Amazon this week said that it’s Rekognition facial recognition software can now detect a person’s fear, according to CNBC.
As one of several Amazon Web Services (AWS) cloud services, Rekognition can be used for facial analysis or sentiment analysis by identifying different expressions and predicting emotions based on images of people’s faces. The system uses AI to ‘learn’ as it compiles data.
The tech giant revealed updates to the controversial tool on Monday that include improving the accuracy and functionality of its face analysis features such as identifying gender, emotions and age range.
“With this release, we have further improved the accuracy of gender identification,” Amazon said in a blog post. “In addition, we have improved accuracy for emotion detection (for all 7 emotions: ‘Happy’, ‘Sad’, ‘Angry’, ‘Surprised’, ‘Disgusted’, ‘Calm’ and ‘Confused’) and added a new emotion: ‘Fear.’” –CNBC
The robots will now be able to prioritize who they kill first based on our emotional reaction to them.
I can’t possibly see a way this ends badly. https://t.co/KKV6B0APUR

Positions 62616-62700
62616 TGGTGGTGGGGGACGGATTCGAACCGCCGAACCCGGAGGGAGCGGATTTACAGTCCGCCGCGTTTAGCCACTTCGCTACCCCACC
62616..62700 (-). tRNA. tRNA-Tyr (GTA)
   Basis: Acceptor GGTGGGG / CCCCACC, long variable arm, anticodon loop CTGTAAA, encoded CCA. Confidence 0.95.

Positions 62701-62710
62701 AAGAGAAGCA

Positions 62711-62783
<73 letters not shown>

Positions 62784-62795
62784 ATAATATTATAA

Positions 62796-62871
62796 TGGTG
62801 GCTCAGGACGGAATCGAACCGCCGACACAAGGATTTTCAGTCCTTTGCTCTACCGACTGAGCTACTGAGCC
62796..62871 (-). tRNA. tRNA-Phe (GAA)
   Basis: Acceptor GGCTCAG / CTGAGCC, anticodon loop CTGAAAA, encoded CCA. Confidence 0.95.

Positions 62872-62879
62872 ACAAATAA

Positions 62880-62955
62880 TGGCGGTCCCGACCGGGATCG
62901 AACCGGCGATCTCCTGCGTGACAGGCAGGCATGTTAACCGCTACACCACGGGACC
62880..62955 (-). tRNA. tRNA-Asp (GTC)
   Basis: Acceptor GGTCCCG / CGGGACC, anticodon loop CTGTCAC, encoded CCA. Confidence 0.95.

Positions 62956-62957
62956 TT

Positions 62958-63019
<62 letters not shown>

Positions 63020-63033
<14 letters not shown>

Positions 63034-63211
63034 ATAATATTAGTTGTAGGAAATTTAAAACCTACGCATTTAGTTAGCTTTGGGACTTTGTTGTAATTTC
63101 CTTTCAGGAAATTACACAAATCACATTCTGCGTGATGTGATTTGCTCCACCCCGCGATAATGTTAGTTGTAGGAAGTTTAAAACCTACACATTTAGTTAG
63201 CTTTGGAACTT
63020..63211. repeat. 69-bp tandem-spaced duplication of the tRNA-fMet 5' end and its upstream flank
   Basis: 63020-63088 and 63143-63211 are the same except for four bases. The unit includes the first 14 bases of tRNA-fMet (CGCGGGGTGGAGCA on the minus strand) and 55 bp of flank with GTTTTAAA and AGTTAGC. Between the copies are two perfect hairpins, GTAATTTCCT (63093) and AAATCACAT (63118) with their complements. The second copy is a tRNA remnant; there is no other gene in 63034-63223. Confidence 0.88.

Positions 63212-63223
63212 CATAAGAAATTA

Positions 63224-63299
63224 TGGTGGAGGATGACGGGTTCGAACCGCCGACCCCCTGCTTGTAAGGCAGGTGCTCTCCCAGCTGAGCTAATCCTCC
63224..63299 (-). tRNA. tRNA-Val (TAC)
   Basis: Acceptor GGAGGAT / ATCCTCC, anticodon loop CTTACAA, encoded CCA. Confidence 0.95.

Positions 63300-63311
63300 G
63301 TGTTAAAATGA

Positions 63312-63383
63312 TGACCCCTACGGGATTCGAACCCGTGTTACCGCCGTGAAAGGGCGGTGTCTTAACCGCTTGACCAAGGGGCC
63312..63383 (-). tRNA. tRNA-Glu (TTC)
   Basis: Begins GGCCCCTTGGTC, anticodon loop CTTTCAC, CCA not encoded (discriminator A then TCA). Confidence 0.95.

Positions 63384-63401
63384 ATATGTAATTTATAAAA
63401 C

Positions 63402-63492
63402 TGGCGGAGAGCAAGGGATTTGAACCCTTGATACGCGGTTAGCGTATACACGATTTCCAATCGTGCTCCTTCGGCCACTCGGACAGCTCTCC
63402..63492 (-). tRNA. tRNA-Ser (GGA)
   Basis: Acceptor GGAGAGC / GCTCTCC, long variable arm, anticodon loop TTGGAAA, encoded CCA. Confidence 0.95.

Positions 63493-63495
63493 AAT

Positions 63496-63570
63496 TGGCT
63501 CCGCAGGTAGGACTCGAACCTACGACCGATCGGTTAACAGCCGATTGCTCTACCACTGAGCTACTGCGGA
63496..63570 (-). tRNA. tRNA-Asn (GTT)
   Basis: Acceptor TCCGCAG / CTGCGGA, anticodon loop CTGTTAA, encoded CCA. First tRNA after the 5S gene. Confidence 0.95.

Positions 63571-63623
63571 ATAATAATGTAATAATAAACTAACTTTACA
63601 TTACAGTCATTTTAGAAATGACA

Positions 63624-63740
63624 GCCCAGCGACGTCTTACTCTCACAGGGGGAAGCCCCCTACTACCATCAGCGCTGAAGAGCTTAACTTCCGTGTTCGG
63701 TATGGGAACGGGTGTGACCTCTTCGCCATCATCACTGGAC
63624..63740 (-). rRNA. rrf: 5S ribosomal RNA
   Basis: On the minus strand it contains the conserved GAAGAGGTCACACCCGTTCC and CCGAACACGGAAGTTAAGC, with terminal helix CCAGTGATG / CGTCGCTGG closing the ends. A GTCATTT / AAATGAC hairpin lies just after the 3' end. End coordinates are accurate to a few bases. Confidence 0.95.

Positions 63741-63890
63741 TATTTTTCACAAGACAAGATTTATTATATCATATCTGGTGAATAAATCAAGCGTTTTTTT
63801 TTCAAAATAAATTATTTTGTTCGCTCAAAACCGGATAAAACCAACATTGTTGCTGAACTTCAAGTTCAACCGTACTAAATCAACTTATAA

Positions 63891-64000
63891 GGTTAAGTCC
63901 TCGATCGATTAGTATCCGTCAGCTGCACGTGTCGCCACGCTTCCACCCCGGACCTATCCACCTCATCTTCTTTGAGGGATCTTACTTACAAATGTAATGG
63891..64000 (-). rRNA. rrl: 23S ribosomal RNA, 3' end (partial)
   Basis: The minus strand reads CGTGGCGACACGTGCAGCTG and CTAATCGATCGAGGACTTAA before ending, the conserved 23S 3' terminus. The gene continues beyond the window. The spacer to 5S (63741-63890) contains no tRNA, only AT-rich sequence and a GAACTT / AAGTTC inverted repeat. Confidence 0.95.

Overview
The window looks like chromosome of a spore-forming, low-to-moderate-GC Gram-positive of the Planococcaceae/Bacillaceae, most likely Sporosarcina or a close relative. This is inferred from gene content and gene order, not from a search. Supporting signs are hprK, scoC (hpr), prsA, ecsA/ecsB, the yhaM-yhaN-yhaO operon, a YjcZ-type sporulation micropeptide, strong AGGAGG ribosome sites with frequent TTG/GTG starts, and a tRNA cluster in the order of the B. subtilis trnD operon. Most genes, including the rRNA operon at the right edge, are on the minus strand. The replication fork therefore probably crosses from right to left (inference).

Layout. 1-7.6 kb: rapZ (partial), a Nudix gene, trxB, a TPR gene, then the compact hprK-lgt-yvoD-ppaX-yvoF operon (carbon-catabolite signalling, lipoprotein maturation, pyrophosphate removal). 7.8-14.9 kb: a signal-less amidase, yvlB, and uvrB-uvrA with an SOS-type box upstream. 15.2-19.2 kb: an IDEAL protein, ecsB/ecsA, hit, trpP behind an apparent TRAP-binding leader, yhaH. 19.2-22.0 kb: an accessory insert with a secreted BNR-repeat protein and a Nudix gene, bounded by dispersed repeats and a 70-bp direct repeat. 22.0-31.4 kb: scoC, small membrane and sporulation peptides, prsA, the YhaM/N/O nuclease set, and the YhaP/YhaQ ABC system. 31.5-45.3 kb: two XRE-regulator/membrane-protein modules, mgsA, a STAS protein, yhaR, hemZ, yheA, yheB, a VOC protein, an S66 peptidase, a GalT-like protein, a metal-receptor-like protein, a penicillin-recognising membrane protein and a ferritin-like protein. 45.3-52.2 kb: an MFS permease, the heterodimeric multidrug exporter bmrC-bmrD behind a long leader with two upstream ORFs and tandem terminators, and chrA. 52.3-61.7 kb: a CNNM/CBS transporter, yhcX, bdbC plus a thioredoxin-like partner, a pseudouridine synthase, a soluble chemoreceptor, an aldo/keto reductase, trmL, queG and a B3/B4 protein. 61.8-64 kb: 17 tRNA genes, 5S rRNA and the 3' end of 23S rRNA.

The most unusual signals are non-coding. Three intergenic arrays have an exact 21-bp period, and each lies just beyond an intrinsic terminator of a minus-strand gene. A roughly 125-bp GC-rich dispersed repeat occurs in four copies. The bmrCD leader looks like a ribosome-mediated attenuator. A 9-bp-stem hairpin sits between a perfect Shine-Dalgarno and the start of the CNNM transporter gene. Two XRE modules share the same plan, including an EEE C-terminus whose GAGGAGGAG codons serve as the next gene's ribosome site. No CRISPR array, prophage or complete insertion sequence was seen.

— Lord Single Malt (@Singlemaltfiend) August 14, 2019
AI researchers at Microsoft, Kairos, Affectiva and others have spent considerable time and resources trying to read a person’s emotions based on their facial expressions, movements, voice and other factors.
That said, some experts have noted that people react and communicate differently based on culture and situation – which means that similar facial expressions and movements can convey more than one category of emotions. As such, researchers have warned “it is not possible to confidently infer happiness from a smile, anger from a scowl, or sadness from a frown, as much of current technology tries to do when applying what are mistakenly believed to be scientific facts,” according to the report.
CNBC notes that Rekognition has faced criticism for its use by law enforcement agencies, as well as a reported pitch to Immigration and Customs Enforcement, and that it has been used by organizations that work with law enforcement.
via ZeroHedge News https://ift.tt/2YP75Lf Tyler Durden